The Northeast Blackout of 1965

The Northeast blackout of 1965 happened around sunset of November 9, 1965 after a safety relay, sort of like a circuit breaker and around the size of shoebox, tripped and caused the power outage throughout parts of Rhode Island, Massachusetts, Connecticut, New Hampshire, New York, New Jersey, Vermont, and Pennsylvania. It affected over 30 million people and the power was down for nearly 13 hours in many places. It's thought that the cause was that the limit was set too low on a relay. So, as the sun set and the temperature fell, power usage spiked (due to home heating) and caused the device to trip and the grid to go down.

At the time it was one of the largest power outages ever experienced. Like in 2003, there was a cascade of failures that made the outage become more widespread. Citizens of New York City using public transport had no choice but to walk. Only it was at night instead of during the day (as it was in 2003). Endless numbers of citizens in NYC were stuck in elevators. From the subways, 800,000 people had to walk through the pitch black tunnels and to street level. Once above, they were greeted by a quieter city and the brilliance of the full moon in the sky providing most of the street lighting.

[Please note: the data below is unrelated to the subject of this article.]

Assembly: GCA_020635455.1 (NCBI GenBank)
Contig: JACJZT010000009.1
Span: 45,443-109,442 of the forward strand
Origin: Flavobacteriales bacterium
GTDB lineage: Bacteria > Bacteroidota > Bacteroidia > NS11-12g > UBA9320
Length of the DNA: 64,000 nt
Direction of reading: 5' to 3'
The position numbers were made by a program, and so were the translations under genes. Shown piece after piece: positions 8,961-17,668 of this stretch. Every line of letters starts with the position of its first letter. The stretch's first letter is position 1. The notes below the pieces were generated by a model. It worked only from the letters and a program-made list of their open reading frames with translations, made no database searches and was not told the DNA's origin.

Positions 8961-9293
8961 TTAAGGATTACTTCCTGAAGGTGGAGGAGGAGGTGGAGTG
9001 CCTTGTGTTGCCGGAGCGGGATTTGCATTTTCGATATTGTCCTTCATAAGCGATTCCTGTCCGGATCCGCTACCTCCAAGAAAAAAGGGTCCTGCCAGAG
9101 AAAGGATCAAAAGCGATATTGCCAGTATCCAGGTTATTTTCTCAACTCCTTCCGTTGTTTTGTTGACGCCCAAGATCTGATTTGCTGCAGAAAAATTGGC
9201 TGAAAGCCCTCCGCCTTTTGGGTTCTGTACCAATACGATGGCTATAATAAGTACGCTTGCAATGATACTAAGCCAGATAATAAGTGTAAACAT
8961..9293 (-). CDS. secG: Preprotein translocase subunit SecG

Following the event, "Where were you when the lights went out?" became a saying and also became the title of a comedy film that gives a fictional account of the experiences of an actress during the blackout. The incident also became the subject of a few television shows.

Due to the outage, policies were implemented to try and prevent future widespread incidents of this sort. This led to the cooperation of utility companies and the creation of the National Electric Reliability Council.


THE BLACKOUT OF 1965 (NBC-TV COVERAGE)


See also:

Rutland City in the Dark: Northeast Blackout of November 9th 1965

The 1977 Blackout

2003 - Blackout hits Northeast United States

Interesting Read >> Unidentified Flying Objects in the sky during the 1965 blackout

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